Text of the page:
Dark times ahead for landlords as residential rentals under under pressure

Picture: iStock

The Covid-19 pandemic has seen an increase in the number of residential rental listings, according to Marcél du Toit, CEO of Leadhome.

The economic impact of the lockdown has increased vacancies and tenant affordability has been greatly impaired.

Tenant Profile Network (TPN) statistics show that entry-level rentals around the R3,000 mark have been the hardest hit, followed by rentals in the R3,000 to R7,000 bracket.

The “sweet spot” for rentals at the moment is the R7,000 to R12,000 bracket. There are a couple of reasons for this: tenants in this bracket seem to have been the least affected by the pandemic. Leadhome has also seen some tenants in the luxury rental market downscaling to something more affordable.

“We’re already seeing landlords and investors reducing rental prices to attract good tenants, with some accepting rental offers of up to 35% less than the listed value. There’s also a move by landlords to replace short-term rentals with more long-term offerings at a lower average cost to secure their rental income,” says Du Toit.

Payment holidays end

Ben Shaw, CEO of HouseME, explains that the key concern for all landlords, banks and property managers is what will happen as the payment holidays end. Landlords who have had the benefit of delaying home loan repayments may now see themselves forced to ruthlessly pursue rental to cover their bond payments.

Tenants who have had the benefit of a payment holiday could now find themselves in default. As such, Shaw expects the national default rate to spike in August and September and have a knock-on effect on property value, credit records and general affordability by the consumer.

“We still see pockets of resilience, particularly in the higher rental brackets – an indication of job security – but there is widespread concern that the consumer will not bounce back under even the current level three of lockdown,” says Shaw.

Half of the 1 000 tenants HouseME surveyed recently said their income has either decreased or is not secure for the next six months, and 38% said they won’t be able to afford the same or higher rent going forward.

“As digital rental specialists we see many more listings but less interest from tenants – some of whom view even the moving costs as prohibitive in their current liquidity position. Some even cited petrol and travel costs for the viewings as a barrier,” says Shaw.

A closer look

Moritz Wellensiek, founder of BlackBrick, says in Sandton, a major increase in demand has been observed at the company for rental apartments, due to the focus on flexibility, affordability and all-inclusive living, including facilities and services that give members everything they need on demand. Many tenants are requesting short-term, fully furnished rentals.

The Sandton area is, for example, anticipating a decline of about 10% according to Rochelle Holland, rental agent with Seeff Sandton. Rates are already down by 10% to 15% over the last two years across most price bands and tenants can find good value in the rental market.

It is clear that rental rates across the country are beginning to feel the pressure of the economic decline, especially at the top end of the market. The impact is, however, highly dependent on the area involved, according to Seeff’s rental agents.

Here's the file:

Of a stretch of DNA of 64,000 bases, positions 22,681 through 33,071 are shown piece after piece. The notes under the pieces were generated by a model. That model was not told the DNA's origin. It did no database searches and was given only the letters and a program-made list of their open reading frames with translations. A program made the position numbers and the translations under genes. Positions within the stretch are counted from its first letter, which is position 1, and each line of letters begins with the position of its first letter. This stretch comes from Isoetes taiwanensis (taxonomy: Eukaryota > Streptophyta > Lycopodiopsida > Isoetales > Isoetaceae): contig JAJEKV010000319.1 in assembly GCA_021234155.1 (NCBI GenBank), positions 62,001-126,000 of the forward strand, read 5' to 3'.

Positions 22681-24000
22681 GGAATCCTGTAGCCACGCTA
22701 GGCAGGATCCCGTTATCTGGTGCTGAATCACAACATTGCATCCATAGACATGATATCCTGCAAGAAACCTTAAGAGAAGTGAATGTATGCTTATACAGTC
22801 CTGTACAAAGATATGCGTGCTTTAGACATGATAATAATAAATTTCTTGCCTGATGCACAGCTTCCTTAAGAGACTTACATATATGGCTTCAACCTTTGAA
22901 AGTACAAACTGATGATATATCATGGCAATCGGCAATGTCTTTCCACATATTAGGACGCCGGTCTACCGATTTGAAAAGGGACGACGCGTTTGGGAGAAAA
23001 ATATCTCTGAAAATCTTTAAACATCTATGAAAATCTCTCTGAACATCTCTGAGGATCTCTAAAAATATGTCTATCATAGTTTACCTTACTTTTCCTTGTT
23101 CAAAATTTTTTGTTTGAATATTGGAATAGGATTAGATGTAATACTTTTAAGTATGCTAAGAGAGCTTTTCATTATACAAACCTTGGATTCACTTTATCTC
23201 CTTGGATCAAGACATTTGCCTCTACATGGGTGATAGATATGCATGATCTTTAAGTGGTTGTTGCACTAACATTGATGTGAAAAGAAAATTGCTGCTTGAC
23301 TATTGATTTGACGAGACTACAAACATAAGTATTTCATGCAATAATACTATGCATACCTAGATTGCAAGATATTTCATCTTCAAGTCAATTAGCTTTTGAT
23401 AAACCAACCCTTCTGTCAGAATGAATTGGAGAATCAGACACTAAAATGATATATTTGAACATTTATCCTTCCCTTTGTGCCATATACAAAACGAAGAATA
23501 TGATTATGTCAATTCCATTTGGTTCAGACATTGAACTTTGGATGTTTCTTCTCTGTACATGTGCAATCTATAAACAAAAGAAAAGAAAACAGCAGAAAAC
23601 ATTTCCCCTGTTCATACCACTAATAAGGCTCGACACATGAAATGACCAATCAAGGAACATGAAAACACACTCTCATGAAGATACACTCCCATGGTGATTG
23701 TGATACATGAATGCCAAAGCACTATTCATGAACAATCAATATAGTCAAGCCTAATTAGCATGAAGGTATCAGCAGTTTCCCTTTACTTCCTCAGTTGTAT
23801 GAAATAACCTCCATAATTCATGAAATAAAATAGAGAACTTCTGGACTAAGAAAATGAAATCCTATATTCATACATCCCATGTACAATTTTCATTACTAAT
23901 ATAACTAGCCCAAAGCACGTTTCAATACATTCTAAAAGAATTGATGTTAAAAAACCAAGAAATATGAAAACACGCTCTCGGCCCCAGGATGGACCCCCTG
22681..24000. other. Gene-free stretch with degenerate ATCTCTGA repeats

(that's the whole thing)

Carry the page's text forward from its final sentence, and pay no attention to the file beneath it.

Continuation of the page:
Rental stock levels are expected to increase, but some cash-strapped landlords may also be looking to offload their investment properties.

Rental rates across Cape Town’s Atlantic Seaboard and City Bowl are also under pressure and could decline by up to 20% this year, says Barbra-Ann Briner, a rentals agent for Seeff Atlantic Seaboard.

Furthermore, stock levels in the area are increasing due to many AirBnb accommodation coming onto the market, as well as homes that are not selling.

Samantha Murphy, a rentals agent for Seeff in Cape Town’s City Bowl, says there is much more stock on the market with many properties offering similar rental specs at competitive asking prices, putting landlords under pressure. There is also more “movement” in the market with tenants needing to downgrade for financial reasons.

Sonya Garisch and Jacqui Bush, rental agents with Seeff Constantia, say rental rates could come down by 10% to 25%, especially at the upper price bands. They also expect an increase in stock levels, including from some sellers who may be forced to rent their properties in preference to selling at a loss. Langebaan on the Cape West Coast may see a 10% to 20% decline, says Mariska le Roux, a rental agent for Seeff Langebaan. Stock levels are increasing, and she expects more stock from properties which are not selling.

Regarding market conditions for letting homes on Durban’s North Coast, Kim Peacock, broker/owner of RE/MAX Dolphin Realtors, explains that, when it comes to long term letting, the properties that are trending at the moment are lower-end one and two bedroom apartments, freestanding pet-friendly homes in secure estates featuring three or four bedrooms, and freestanding three and four bedroom homes outside of estates that offer pet friendly options.

On the North Coast, she is seeing freestanding properties and two-bedroom apartments that aren’t on the beach yielding the highest returns.

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